Business Irish

Thursday 18 January 2018

USC cuts would be better for economic recovery than public sector pay hikes - economist

Grafton Street
Grafton Street
The Irish consumer economy turned a corner in 2014 after five years of recession, and is now recovering steadily, a new report reveals today
Ailish O'Hora

Ailish O'Hora

ECONOMIST Jim Power said today that cutting the Universal Service Charge for workers would be a better move for economic recovery than the recent decision to award public sector pay increases.

He added that as the economy improves, political instability is the biggest risk to its recovery.

He is expecting GDP growth in the economy of 4.5pc this year.

"All economic indicators are suggesting that the recovery underway is robust, however it would be dangerous to be complacent about this recovery and it is imperative that in the run up to a general election, the Government desists from fiscal extravagance and politically popular measures which would jeopardise the recovery," said Mr Power, chief economist at Friends First, in a new economic outlook published today.

“News of the Government’s decision to award public sector wage increases is worrying. A gradual easing of the personal tax burden, particularly for low to middle-income workers would be the most appropriate policy measure to pursue, rather than increasing public sector pay and generally increasing government expenditure,” according to the Friends First economist. “Increasing public sector pay will add to the cost of running the country and will feed through to the private sector, which in turn could undermine Ireland’s cost competitiveness – USC reductions would be a much more sensible way to put money into workers’ pockets. We are once again seeing the primacy of politics over economics.”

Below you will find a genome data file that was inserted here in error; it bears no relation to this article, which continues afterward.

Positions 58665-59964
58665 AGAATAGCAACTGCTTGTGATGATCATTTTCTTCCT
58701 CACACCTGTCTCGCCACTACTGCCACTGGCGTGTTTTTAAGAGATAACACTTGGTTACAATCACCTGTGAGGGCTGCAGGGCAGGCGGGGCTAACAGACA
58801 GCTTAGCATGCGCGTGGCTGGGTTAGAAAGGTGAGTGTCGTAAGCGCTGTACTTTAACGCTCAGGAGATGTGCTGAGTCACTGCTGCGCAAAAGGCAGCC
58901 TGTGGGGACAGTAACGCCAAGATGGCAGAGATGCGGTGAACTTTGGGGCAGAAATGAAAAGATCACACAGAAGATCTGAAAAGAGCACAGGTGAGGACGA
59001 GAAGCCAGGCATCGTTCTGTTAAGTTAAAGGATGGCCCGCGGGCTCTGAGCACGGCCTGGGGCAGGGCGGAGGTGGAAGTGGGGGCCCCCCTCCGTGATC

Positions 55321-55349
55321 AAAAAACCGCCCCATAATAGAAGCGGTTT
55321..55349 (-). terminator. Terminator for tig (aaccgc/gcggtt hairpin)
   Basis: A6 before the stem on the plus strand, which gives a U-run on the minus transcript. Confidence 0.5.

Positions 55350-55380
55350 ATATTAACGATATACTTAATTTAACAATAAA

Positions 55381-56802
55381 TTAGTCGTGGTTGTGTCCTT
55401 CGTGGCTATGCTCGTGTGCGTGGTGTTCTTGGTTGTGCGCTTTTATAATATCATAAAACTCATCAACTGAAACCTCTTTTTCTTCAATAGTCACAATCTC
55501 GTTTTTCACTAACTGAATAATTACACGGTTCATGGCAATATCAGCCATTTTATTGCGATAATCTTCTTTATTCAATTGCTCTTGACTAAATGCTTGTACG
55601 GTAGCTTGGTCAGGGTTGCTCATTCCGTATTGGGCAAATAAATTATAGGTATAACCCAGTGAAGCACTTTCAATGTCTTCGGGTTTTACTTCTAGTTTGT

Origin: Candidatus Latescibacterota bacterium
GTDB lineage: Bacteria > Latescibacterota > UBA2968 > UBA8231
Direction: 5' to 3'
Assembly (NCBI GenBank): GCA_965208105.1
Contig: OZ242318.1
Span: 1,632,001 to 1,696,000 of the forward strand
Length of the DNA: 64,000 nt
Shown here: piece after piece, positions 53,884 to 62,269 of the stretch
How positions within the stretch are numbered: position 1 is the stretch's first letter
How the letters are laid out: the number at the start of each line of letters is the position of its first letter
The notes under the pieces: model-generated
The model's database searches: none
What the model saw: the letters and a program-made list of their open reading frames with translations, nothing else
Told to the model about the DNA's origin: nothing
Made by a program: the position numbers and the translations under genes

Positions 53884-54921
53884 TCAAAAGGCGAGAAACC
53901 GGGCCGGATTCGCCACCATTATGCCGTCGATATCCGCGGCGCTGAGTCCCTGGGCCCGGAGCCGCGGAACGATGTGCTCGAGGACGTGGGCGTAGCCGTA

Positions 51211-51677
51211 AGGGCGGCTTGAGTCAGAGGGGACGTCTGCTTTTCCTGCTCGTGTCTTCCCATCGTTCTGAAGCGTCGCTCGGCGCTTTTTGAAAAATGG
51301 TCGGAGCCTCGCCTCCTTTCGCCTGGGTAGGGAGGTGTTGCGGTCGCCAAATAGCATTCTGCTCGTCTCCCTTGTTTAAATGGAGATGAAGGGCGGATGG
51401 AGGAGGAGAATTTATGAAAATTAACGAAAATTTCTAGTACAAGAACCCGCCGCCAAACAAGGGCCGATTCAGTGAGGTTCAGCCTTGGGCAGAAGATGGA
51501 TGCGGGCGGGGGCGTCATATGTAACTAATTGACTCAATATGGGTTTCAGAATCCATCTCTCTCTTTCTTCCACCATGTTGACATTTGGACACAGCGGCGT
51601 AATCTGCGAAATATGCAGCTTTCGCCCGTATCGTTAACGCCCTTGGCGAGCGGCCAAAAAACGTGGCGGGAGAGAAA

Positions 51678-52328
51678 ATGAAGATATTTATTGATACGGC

He added that the biggest threats to Ireland’s economic recovery are now political, both local and European.

“The most obvious domestic risk factor is now political. An election must be held by April 2016 at the latest and there is no guarantee that the formation of a stable government will be possible due to the growing proliferation of Independents. Political stability has been a key factor in selling Ireland to international investors in recent years and this is now under threat. The Irish electorate needs to be very careful not to undermine the progress that has been made in very difficult circumstances since the economy crashed,” he said.

Total employment in the economy continues to improve and has increased by 87,700 since the Government was elected in the first quarter of 2011.

“There is nothing better than meaningful employment creation to start solving social and financial problems. Ireland is moving in the right direction and sensible people around the country need to ensure that the anti-business hard left are not allowed to derail the progress that is being made,” according to Mr Power.

Commenting on the the Irish housing market, Mr Power says it is not appropriate to talk about another unsustainable bubble in the residential housing market but warns that it is important that demand and supply side measures are implemented early in the recovery cycle in order to prevent economically dangerous price trends from developing.

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